by CHRIS ROGERS
Winona Theatre du Mississippi (TdM) board member and theatrical rigging expert Paul Sannerud has been a leader in the push to save the Masonic Temple’s historic collection of hand-painted backdrops. He has also been a supporter of Mike Slaggie’s proposal. As people were leaving city hall after Monday night’s meeting, he offered to buy the drops from the city. He offered city staff $1,000 for the complete set of 98 — a price that is not out-of-line with the sales of similar historic drops. City Council members had already brought up the idea of selling the drops instead of restoring them all.
“The reason I put forward a proposal to buy them is because I’m interested in preserving them,” Sannerud said in an interview on Thursday. “I don’t think there’s going to be enough support to really make an effort to do the kind of restoration that I might want to see done. So I’m willing to buy them and start looking for other kinds of restoration opportunities because I just think they’re valuable in and of themselves and down the road there might be people who are interested in having the actual artifacts.”
Sannerud has been a leader of the Friends of the Masonic, a citizen group that urged city leaders to save the drops, and he has helped put the historic drops to use in TdM productions. During a discussion late last month about how the city should overhaul the temple’s stage, he encouraged the City Council to err on the side of saving more drops, advocating for an option that would have kept 25 drops on the stage. He added, however, a caveat that the success of Slaggie’s proposal was more important, because funding for the arts is crucial.
In an interview, Sannerud further explained his reasoning for the purchase offer: “[The drops] seem to be a sticking point for going forward with the Hurry Back proposal — which, at this point, is off the table, so whether my offer to buy has any bearing on it or not, I don’t know. But I sat there in the council meeting, and I thought if we took the drops out of the equation, we could move forward very quickly with the revitalization.”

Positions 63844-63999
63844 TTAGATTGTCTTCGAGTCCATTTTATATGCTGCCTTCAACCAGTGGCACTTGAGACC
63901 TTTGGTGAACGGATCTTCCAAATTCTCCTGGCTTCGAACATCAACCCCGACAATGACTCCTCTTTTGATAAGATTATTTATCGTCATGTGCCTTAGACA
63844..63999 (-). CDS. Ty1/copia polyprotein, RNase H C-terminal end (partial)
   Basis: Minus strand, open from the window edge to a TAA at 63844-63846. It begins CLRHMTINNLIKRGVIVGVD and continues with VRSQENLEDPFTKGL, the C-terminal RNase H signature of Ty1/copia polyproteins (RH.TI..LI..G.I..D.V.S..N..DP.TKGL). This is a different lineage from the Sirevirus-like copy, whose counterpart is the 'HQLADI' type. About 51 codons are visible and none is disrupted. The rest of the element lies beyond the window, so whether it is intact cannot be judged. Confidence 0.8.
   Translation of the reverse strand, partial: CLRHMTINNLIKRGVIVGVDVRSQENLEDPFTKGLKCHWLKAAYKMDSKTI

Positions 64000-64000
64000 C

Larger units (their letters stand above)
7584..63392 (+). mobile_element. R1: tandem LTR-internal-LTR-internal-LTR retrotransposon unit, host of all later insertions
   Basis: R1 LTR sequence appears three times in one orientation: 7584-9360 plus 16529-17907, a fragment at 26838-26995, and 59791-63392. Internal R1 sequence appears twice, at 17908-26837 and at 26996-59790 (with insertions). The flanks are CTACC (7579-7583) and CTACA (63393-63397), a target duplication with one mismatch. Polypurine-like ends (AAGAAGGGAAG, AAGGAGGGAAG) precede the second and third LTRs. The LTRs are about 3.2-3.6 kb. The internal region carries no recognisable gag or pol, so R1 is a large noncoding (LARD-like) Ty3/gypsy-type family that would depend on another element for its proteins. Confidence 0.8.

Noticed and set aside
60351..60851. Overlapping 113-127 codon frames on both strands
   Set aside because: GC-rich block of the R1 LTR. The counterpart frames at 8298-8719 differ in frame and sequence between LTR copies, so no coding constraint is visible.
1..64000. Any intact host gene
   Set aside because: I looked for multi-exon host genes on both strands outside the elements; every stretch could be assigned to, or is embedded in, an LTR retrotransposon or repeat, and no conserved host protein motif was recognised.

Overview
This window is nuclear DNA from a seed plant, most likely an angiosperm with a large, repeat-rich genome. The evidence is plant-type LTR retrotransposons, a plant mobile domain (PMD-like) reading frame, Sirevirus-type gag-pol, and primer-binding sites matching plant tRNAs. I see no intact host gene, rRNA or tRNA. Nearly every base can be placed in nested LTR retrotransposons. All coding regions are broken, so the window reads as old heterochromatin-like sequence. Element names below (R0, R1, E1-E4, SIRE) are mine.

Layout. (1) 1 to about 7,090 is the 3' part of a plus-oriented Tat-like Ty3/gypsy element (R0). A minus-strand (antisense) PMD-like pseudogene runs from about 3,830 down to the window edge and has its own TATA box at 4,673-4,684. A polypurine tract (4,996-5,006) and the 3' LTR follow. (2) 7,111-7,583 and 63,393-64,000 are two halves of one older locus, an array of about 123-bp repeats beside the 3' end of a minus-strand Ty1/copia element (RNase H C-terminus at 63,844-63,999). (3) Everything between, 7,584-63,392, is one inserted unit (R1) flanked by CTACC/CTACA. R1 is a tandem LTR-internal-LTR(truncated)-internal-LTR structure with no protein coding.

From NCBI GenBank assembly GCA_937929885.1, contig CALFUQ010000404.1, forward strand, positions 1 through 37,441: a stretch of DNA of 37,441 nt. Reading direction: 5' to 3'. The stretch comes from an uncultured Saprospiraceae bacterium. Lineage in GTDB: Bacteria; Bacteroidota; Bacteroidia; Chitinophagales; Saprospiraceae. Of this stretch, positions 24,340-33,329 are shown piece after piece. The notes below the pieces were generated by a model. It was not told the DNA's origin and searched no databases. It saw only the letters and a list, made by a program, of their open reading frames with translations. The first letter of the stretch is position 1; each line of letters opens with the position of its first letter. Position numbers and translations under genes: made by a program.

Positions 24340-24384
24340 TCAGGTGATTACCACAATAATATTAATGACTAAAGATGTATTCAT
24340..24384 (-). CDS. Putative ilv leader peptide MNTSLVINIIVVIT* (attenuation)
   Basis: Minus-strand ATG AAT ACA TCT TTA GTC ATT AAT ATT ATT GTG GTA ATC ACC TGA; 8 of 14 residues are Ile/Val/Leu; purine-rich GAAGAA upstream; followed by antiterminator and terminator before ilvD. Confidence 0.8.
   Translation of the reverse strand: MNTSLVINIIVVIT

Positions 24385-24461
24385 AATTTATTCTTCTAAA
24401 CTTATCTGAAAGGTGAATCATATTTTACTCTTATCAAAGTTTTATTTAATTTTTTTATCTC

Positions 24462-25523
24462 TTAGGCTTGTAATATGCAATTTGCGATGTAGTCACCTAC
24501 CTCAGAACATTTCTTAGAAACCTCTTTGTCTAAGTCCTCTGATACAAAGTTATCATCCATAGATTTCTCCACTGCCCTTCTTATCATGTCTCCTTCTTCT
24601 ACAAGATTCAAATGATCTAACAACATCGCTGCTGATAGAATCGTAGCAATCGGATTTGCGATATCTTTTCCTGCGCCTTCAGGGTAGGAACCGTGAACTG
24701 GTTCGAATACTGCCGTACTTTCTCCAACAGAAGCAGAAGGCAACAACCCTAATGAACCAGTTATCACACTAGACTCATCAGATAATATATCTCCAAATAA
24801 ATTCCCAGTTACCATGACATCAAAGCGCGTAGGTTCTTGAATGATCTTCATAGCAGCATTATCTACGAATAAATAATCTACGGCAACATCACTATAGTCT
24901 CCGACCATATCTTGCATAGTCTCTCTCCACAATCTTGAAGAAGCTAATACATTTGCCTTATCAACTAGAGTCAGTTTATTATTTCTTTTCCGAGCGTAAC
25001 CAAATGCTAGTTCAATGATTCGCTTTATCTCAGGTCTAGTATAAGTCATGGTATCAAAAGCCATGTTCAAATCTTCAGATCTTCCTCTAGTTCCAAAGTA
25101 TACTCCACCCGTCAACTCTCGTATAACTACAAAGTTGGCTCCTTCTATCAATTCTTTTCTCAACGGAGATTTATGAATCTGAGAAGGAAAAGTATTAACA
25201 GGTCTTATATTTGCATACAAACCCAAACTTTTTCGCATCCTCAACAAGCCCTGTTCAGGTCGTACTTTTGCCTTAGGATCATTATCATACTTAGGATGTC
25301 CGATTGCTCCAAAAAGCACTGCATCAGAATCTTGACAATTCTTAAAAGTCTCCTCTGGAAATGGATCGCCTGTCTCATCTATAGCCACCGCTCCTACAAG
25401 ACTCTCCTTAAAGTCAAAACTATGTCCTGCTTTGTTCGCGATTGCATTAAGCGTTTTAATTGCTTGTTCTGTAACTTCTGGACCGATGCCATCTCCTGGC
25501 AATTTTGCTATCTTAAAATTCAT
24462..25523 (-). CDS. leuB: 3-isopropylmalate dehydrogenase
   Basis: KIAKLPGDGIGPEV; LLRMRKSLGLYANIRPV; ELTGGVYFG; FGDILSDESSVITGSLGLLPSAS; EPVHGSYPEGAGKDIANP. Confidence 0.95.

When the city sells public property, it is required to open the sale to any interested party.
If the city sold the drops to him, Sannerud said that for the foreseeable future, he would simply store the drops. “My intention is to store them until such time as we can figure out some solution to them,” he stated. Sannerud said he and the rigging expert the city considered hiring to restore the drops could complete the work to restore the drops themselves. With a full-time job, Sannerud is too busy for that now, but maybe in the future he could. It is also possible that student studying set design might be interesting in restoring some of the drops as an educational project, he said, and perhaps other funders would come forward in the future. Once the drops were restored, Sannerud said that down the road, perhaps whoever was operating the Masonic would be open to having some of the drops return to the stage. Otherwise, maybe other venues or museums would be interested, he stated. “I care about them,” Sannerud said. “I just happen to have the kind of expertise and background that if I took care of them, they would be taken care of well,” he added.
“I think this council needs to consider all of its options,” Mayor Mark Peterson said of Sannerud’s offer. “I’ve spent my entire career saving history and artifacts, and I think I have a strong interest in saving these drops if possible and utilizing these in the Masonic Temple if we can.”